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Over thirty Chinese hospitals work to establish the first 5G standard

Over thirty Chinese hospitals work to establish the first 5G standard
Several leading hospitals in China, in collaboration with Huawei, have launched a project to establish the first 5G-based standard for hospital networks, which are projected to be used inside hospital buildings. The country's leading 5G technology provider, Huawei, have been tasked with implementing the network.
More than thirty hospitals, the China Association of Medical Equipment, Huawei and three major telecom carriers jointly launched the project. The project is under the guidance of the National Health Commission and is led by the China-Japan Friendship Hospital, the National Telemedicine and Connected Health Center and the Primary-care Telemedicine Development Directory Center.
By establishing standards of 5G in hospitals, the development of healthcare digitization and IoT in healthcare and smart hospital buildings will also be accelerated. Moreover, the project will focus on the 5G-based telemedicine applications and the combination of clinical applications and the technical standards.
Huawei has built over 100 5G medical demonstration sites based on its 5G indoor solutions, presenting commercial medical services such as consultation, outpatient and image diagnosis.
In August 2019, China released the tele-healthcare pricing and assurance policy, pushing tele-healthcare services a step closer to the commercial stage.
"The standard (created from the project) will be developed based on the successful experience of previous programs and combines the wisdom of medical and communication experts to effectively apply 5G in hospitals," said Nie Chunlei, Chief of the National Health Commission's primary care healthcare department, in a Huawei press release.
Chunlei continued, "As part of the infrastructure of information-driven primary healthcare, it will accelerate the Internet and medical development, improve primary healthcare to become more convenient, accessible and helpful to the people.”
In a remote diagnosis case on critical pulmonary between the China-Japan Friendship Hospital and a Singaporean hospital, 12GB of data was transferred in 12 hours. At the demonstration of Huawei's 5G solution, 6GB of data was downloaded "instantly."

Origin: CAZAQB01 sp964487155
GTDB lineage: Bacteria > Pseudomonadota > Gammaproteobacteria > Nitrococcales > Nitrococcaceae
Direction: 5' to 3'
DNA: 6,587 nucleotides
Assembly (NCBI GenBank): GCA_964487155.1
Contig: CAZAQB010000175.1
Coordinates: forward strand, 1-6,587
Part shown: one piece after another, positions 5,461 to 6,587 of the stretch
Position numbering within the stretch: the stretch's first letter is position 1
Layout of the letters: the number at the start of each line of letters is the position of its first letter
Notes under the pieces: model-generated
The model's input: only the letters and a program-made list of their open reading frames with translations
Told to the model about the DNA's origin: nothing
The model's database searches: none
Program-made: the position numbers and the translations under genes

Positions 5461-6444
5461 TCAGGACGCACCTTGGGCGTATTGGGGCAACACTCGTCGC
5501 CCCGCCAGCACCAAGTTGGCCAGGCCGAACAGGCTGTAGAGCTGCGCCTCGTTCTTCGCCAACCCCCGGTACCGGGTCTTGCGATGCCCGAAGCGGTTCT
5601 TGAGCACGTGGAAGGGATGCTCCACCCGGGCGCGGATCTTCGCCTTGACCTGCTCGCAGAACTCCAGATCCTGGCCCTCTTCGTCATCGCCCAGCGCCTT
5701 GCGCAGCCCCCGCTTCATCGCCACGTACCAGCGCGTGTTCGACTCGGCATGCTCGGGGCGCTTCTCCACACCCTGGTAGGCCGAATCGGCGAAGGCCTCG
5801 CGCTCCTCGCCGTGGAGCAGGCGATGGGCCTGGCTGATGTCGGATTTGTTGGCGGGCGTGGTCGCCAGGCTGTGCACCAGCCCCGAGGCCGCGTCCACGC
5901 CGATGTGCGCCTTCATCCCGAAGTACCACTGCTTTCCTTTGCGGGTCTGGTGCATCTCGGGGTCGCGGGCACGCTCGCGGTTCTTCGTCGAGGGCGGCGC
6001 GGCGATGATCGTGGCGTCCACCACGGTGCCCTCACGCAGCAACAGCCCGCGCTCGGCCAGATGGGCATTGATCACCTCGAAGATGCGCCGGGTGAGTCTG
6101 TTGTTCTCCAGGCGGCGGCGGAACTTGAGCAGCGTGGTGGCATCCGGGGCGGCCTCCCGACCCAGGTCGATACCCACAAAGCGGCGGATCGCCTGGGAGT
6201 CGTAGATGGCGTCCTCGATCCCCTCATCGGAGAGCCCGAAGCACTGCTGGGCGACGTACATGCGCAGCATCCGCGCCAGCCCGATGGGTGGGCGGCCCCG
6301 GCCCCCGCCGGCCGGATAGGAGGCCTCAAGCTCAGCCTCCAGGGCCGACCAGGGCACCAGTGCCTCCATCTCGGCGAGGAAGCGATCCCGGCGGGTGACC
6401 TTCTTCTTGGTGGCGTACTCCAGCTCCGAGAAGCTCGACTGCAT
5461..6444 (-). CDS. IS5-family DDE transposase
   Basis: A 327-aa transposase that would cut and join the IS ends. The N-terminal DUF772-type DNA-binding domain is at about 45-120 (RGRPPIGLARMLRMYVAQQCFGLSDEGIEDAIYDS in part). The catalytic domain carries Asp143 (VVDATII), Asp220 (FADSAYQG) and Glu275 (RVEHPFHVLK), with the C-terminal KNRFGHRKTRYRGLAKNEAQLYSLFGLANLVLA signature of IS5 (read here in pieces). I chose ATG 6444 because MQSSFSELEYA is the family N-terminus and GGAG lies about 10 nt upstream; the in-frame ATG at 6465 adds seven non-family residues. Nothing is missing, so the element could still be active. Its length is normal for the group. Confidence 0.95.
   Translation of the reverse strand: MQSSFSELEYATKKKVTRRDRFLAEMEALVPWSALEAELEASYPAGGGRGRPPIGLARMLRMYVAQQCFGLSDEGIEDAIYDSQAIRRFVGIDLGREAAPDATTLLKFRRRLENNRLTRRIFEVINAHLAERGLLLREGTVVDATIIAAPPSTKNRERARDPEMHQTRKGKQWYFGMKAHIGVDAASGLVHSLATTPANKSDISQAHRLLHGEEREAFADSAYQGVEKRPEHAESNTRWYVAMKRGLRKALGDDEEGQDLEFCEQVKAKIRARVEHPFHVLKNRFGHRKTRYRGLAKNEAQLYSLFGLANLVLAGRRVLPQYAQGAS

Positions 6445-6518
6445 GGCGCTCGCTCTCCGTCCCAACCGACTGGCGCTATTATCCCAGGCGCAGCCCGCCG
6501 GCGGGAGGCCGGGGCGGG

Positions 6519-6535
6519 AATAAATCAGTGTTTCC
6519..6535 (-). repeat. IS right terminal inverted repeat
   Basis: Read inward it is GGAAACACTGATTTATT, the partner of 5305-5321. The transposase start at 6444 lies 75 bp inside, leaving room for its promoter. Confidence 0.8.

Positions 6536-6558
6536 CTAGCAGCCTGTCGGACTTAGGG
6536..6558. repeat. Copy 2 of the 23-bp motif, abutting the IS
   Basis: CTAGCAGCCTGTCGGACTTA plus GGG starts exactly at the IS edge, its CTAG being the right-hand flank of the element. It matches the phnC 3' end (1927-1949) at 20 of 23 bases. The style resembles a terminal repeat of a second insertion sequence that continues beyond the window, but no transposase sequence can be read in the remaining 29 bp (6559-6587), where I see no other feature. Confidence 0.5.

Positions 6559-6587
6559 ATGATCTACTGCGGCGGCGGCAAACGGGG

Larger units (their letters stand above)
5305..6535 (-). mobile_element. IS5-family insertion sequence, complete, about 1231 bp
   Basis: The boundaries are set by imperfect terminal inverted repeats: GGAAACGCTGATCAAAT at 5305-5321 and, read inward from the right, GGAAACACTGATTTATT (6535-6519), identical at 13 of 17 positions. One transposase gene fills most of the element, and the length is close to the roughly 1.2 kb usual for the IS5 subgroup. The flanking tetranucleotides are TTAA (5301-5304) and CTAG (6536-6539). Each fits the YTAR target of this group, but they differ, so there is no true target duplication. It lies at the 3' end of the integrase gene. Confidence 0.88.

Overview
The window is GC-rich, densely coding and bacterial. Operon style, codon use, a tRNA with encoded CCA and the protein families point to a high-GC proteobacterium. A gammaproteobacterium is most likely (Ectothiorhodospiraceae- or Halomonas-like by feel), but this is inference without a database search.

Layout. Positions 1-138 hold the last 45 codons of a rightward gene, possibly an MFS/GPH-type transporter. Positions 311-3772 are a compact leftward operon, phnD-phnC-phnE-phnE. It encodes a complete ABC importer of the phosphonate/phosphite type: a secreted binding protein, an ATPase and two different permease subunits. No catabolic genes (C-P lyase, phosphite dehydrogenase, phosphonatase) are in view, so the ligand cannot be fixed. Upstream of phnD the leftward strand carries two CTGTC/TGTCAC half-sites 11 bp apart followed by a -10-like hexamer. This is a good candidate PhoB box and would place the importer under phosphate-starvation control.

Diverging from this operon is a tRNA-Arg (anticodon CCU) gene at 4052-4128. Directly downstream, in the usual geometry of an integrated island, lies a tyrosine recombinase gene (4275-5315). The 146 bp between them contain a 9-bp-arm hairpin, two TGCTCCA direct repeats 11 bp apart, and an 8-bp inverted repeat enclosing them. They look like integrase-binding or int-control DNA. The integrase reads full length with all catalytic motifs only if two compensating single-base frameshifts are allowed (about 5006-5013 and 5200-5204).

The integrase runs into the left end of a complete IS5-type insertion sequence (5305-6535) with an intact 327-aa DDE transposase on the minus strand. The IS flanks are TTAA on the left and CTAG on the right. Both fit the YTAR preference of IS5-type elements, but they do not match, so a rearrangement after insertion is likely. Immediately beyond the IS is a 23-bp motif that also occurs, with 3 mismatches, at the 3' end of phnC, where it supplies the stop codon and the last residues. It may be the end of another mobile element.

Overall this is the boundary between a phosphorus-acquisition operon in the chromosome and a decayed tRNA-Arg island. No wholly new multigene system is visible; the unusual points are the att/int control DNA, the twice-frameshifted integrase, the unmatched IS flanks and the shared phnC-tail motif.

"Emergency and critical cases have more demand for cross-discipline joint diagnosis, for which more data needs to be transmitted and where faster responsiveness to various changing factors must be ensured ...There are so many cases like this in Internet medical services that requires the benefits of 5G," said Lu Qingjun, Director, China-Japan Friendship Hospital, in a Huawei press release.
China Mobile plans to provide commercial 5G services in more than 50 cities across China this year.

5G Realizes remote surgery

Swedish telecommunication giant Ericsson, another 5G technology provider, has collaborated with King's College London to see how 5G can be used in surgical procedures to deliver results.
A surgeon reacts to physical and visual stimuli in under ten milliseconds. While remote surgery aims to take this process to the cloud, current technology cannot fulfill the needs of simultaneous streaming for remote surgery.
With 5G technology and a pair of haptic feedback gloves, developed by Ericsson, surgeons are able to operate on a patient via a robotic intermediary from thousands of miles away. The gloves are said to give the surgeon a human-like sense of touch as if they were standing in front of the patient, while the real-time video from the operation room is streamed directly to them.
As 5G works with edge-computing, data can be processed right where it's produced, therefore the result is sent to the cloud promptly, utilizing faster speeds that 5G provide. Greater speed helps to prevent lag or data shortages during transmission, which could be critical to keeping patients safe during surgery. In March 2019, the People's Liberation Army General Hospital chief physician carried out brain surgery remotely from Beijing at the PLAGH Hainan Hospital, 3,000km away.
5G networks are being rolled out to commercial consumers in several countries this year. Healthcare and medical services are sure to see major benefits from the new technology, but it is also expected to bring significant changes to a whole host of industries.

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